Corporate Responsibility – Case Studies in Industry
In January 2012 BMS attended an IEMA North East Region CPD event on the topic of Corporate Social Responsibility in industry. The event opened with a talk by Michelle Campbell-Robson from the Environmental Academy with an introduction to CR, discussing the benefits and trends. She focussed on the positive feedback loops that Traidcraft have developed in tea supply chains by paying a fair price, building relationships, and ultimately improving product quality, and customer satisfaction. Michelle illustrated how the number of organisations reporting on CR has increased dramatically since the 1990s and how the content of those reports has also changed to include greater emphasis on social and sustainability issues.
The next speaker, Paul Burns from Gentoo opened memorably saying “We don’t do CR because we don’t do anything else”. He spoke about local challenges in Sunderland where students sometimes blame the lack of employment opportunities on events like the closure of the shipyards, which can’t be right as they closed long before the students were born, and how Gentoo are working to raise aspirations, create employment opportunities and improve skills in the area. On energy efficiency Gentoo have a pioneering project to retrofit 2000 homes to reduce carbon emissions, and have built houses to meet the PassivHaus standard in Houghton-le-Spring. Paul shed light on some of the challenges faced in realising carbon savings and the need to educate residents on how to operate the unfamiliar technology installed. As well as benefitting from a more efficient house, some tenants in fuel poverty will understandably choose to improve their household comfort and heat the whole house rather than one room.
Stephen Weldon from Greggs followed and underlined the local nature of the Greggs business and the emphasis that has always been placed on long-term staff relationships and giving back to local communities through schemes such as hardship funds, breakfast clubs, and the Greggs Foundation. He quoted Ian Gregg OBE “As the business grows successfully it has a disproportionate responsibility to help those who are most disadvantaged within the community”. Greggs considers food and nutrition as a fundamental of their CR strategy, having removed all artificial colours from their products, they are also gradually reducing salt levels. Greggs are covered by the Climate Change Agreement and have targets to reduce energy consumption fitting over 90% of shops with half hourly metering. Regarding suppliers and ethical sourcing Stephen said that Greggs have good long term relationships with suppliers and also aim to source locally.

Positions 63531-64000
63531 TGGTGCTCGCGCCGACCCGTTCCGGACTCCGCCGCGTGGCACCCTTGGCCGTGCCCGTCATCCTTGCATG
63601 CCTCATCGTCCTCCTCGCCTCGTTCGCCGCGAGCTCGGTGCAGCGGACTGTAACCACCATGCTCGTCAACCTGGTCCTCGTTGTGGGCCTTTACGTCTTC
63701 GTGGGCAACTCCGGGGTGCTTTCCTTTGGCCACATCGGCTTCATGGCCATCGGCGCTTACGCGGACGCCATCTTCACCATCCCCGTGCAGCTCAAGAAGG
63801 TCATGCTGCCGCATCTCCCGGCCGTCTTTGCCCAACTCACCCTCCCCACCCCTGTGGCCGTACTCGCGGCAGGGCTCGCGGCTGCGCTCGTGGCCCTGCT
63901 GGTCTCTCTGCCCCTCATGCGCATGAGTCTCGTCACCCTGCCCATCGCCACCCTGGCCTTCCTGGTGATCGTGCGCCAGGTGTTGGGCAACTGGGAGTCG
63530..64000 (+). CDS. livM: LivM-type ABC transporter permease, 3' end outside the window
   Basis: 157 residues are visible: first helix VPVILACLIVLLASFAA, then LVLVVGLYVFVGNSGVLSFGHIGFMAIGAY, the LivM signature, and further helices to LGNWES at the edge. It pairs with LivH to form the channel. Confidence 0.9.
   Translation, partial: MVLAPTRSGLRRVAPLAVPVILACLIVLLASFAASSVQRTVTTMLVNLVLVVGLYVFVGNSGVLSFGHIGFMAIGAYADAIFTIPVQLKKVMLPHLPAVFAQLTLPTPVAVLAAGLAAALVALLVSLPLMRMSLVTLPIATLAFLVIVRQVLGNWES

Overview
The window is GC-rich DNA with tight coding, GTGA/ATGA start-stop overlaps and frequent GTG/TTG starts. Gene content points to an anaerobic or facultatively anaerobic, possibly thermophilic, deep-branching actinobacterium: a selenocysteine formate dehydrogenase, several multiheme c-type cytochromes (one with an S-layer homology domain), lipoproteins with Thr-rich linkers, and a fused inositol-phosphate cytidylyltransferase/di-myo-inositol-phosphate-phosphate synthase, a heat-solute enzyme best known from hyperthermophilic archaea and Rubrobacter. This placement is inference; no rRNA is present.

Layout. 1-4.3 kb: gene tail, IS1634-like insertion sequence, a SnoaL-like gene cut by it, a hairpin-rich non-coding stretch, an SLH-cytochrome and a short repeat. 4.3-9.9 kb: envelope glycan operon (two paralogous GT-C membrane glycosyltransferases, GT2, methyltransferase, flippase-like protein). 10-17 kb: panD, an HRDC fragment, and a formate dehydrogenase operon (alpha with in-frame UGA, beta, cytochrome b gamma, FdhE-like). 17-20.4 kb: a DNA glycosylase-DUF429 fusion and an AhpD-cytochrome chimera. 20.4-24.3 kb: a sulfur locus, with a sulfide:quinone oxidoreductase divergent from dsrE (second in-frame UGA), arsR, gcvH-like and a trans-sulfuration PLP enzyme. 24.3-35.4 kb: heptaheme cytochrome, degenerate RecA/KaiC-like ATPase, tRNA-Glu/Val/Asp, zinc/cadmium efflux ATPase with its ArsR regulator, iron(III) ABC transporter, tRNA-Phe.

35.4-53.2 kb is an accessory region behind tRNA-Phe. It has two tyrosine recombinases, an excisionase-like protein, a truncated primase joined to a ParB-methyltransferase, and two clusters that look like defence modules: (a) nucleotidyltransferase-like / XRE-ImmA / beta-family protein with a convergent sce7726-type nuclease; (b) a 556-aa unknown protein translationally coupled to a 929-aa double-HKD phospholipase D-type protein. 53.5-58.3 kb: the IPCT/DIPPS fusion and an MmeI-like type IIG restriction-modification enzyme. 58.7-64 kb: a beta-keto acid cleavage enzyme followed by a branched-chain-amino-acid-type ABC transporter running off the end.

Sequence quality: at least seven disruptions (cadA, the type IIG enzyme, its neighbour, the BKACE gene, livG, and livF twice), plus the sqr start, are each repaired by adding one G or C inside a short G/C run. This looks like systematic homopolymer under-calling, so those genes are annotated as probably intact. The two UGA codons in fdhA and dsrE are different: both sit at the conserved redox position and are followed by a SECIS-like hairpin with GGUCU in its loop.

The ethos within Northumbria Water is that “we are serving ourselves” as staff, and their families, live in the area and depend upon the water services provided. Louise Hunter, head of Corporate Responsibility, said that “everything we do for CR has real business benefits” such as employee wellbeing programmes, and they have achieved Platinum Plus status in the BitC CR Index. Louise illustrated how sustainability thinking can align with business benefits by explaining they have moved from the pellatisation of sewage sludge to treatment by advanced anaerobic digestion (AD) at Bran Sands, which has reduced their carbon footprint on the waste water treatment side of the business considerably. The renewable energy generated from the AD process produces 60% of the power for the treatment plant. The remaining material is turned into fertilizer. During her talk, Louise responded to an interesting question about how to communicate the water reduction message in the North East where we are fortunate to have plenty of water, by saying she converts water consumption into carbon emissions so it can be accounted for in that way and there is a tool on their website to do this. Water is heavy and movement and treatment requires a lot of energy.
The final presentation was from Kye Gbangbola from Total Eco Management Ltd who gave an introduction to the GRI reporting framework for sustainability reporting. He said that those organisations measuring and reporting sustainability issues “fly with the radar on and keep good company, but those who fly with the radar off will be increasingly challenged by stakeholders”. GRI metrics are common and comparable allowing organisations to benchmark their performance with others, and bring business benefits including a lower cost of borrowing. Kye explained how indicators could be selected from the standard GRI list appropriate to different industry sectors and outlined a typical process to assist an organisation gather and report on such data.
One of the repeat themes from this event was that the expression of Corporate Responsibility in different organisations may have a very different flavour depending upon specific issues such as business sector, location, and stakeholders. Some businesses may focus more on community and others on the environment, but all hopefully work towards the long term sustainability of both the organisation and the planet.
By Marek Bidwell